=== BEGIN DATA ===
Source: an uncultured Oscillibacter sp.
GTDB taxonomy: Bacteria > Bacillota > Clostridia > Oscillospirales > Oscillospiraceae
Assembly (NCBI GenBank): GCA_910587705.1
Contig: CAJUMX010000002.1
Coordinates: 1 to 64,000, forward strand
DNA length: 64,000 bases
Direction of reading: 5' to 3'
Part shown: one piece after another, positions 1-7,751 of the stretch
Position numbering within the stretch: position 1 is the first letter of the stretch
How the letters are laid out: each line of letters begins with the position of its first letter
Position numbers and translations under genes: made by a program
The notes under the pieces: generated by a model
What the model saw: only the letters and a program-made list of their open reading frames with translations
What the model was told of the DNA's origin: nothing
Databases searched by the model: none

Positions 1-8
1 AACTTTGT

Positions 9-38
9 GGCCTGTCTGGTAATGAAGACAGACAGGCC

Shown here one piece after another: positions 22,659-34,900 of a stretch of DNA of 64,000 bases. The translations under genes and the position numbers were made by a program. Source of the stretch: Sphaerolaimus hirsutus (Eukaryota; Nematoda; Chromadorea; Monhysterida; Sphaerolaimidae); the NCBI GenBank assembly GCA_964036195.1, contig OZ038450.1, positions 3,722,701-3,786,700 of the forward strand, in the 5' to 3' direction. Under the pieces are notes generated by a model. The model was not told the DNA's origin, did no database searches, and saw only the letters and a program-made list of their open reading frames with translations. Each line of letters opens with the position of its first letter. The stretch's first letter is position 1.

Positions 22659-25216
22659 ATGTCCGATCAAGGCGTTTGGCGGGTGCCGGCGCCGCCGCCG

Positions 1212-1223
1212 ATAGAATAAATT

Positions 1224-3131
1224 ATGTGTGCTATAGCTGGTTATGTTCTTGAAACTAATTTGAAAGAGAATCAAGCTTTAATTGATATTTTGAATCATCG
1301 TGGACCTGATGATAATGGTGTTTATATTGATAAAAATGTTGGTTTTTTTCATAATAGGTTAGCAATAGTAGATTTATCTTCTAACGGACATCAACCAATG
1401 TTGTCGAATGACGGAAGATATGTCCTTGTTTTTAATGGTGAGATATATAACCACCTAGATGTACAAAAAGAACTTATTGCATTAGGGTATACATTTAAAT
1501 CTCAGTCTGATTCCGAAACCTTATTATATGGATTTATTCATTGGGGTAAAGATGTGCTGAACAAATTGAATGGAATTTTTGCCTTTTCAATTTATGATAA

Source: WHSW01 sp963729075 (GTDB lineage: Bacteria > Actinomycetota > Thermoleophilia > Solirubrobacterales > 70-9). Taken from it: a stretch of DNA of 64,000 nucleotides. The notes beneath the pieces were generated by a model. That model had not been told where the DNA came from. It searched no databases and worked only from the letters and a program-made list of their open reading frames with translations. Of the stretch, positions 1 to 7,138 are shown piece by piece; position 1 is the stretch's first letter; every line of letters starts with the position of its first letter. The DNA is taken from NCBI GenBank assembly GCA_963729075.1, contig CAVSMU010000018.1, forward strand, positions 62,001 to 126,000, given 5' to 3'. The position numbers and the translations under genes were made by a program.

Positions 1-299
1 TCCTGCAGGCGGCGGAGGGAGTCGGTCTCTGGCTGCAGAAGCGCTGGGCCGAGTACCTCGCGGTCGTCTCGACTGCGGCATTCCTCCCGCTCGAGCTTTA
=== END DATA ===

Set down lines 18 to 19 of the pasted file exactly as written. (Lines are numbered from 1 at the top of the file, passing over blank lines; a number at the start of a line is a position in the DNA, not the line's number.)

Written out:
Positions 9-38
9 GGCCTGTCTGGTAATGAAGACAGACAGGCC